"To be able to say you're a three-time Olympic medalist is a pretty special deal, right?" Osterman. "I played for a long time. But those are the pinnacle, in my mind, and kind of what elicits the dream to keep playing."
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Hospitals are facing a "significant" increase in admissions of pregnant women due to COVID-19 complications, Austin-Travis County health officials say, revealing what could be a long-term side effect of the virus.
Austin-Travis County Health Authority Dr. Desmar Walkes met with three maternal medicine specialists on Monday morning to warn of yet another COVID-19 Delta variant concern: severe cases of the disease affecting unvaccinated mothers-to-be.
The doctors said unvaccinated pregnant women face an increased risk of preterm births, long-term effects, preeclampsia, ICU stays, stillbirths, being put on life support and even death if they are unvaccinated.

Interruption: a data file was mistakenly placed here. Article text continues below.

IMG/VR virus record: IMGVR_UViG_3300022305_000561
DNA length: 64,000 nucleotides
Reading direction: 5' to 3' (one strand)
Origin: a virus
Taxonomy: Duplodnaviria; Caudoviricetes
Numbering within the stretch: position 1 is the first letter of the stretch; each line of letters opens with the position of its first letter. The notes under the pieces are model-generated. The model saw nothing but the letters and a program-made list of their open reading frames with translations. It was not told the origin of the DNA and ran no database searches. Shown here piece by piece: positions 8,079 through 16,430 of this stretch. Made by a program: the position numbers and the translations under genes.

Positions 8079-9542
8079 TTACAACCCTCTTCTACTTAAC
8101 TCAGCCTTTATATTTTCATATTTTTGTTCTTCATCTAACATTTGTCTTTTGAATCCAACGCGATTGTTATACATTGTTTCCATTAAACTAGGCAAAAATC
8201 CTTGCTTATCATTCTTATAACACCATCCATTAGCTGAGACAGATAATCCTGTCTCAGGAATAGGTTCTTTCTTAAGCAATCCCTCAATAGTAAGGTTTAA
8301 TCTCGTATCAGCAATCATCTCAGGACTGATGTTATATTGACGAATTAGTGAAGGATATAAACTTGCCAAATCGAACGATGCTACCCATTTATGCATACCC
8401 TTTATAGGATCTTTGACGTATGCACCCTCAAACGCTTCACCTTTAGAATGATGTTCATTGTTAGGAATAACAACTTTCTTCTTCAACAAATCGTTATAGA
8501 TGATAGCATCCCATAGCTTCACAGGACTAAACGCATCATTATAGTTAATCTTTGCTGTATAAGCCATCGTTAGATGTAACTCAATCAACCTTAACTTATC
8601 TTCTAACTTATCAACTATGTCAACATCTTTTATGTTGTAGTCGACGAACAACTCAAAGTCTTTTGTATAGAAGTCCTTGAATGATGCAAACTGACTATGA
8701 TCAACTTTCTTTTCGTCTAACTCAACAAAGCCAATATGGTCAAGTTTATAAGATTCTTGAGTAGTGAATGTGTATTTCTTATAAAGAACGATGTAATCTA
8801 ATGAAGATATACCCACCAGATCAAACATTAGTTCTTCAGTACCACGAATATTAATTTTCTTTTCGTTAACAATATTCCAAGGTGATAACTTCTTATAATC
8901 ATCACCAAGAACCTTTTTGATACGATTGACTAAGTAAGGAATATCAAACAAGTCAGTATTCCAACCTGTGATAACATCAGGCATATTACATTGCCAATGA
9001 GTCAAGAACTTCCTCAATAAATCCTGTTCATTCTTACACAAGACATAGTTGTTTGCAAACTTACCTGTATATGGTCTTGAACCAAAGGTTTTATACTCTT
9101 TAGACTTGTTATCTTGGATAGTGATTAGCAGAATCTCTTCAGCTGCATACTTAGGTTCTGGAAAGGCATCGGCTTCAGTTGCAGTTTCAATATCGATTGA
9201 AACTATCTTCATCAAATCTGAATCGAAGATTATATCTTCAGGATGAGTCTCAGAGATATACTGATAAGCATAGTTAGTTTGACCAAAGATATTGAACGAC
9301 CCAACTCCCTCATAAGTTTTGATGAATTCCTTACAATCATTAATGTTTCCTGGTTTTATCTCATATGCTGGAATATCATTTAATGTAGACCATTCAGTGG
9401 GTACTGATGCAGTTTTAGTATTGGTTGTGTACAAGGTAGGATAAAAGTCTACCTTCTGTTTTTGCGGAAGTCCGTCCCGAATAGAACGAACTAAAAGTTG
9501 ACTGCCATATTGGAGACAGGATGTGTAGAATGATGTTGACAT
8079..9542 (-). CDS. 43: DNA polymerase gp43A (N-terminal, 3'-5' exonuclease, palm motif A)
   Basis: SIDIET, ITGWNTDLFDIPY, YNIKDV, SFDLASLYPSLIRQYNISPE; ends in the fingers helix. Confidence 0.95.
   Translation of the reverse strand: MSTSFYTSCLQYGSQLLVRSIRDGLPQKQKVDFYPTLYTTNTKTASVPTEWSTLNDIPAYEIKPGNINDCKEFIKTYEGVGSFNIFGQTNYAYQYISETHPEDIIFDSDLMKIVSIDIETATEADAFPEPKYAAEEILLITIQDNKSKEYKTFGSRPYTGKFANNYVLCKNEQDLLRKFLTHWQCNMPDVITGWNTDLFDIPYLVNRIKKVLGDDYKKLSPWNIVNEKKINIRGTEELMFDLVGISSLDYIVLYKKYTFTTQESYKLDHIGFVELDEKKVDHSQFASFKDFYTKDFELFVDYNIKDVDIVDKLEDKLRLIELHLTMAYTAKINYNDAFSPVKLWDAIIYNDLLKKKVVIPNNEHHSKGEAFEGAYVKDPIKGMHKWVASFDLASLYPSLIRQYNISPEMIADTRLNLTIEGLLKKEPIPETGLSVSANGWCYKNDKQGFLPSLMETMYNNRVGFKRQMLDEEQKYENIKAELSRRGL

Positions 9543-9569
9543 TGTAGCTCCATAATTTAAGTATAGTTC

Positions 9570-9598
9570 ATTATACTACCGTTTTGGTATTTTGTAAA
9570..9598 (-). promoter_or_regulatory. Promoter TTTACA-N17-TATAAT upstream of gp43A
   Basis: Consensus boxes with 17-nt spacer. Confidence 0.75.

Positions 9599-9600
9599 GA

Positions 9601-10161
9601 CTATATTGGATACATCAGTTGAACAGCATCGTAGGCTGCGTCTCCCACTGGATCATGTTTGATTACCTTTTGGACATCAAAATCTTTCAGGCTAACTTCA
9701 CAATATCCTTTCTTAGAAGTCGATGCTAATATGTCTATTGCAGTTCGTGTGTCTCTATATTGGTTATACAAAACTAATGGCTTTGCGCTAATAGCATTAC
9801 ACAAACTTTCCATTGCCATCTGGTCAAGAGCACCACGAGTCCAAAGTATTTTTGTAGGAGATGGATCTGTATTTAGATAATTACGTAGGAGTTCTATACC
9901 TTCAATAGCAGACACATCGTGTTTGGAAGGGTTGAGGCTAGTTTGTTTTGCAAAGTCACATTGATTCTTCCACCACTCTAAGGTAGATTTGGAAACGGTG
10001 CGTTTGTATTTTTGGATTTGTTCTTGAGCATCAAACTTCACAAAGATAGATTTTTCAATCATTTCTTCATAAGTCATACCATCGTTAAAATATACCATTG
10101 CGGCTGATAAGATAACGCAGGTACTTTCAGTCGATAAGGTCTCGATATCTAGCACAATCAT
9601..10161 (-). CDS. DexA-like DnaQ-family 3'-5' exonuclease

"We are really concerned that we are not getting that population of folks to hear this message of the safety of vaccines, so today we're assembled, one and all to say, wear a mask and please get vaccinated," Walkes said. "Vaccinations are the way to prevent severe disease and hospitalizations and death."
Medical Director of Maternal Fetal Medicine at St. David's Women's Center of Texas Dr. Kimberly DeStefano said 95% of pregnant women admitted with COVID-19 are unvaccinated, stressing that all pregnant and lactating women should get the vaccine not only to protect themselves but to protect their babies from infection, which can be passed through breastmilk or birth.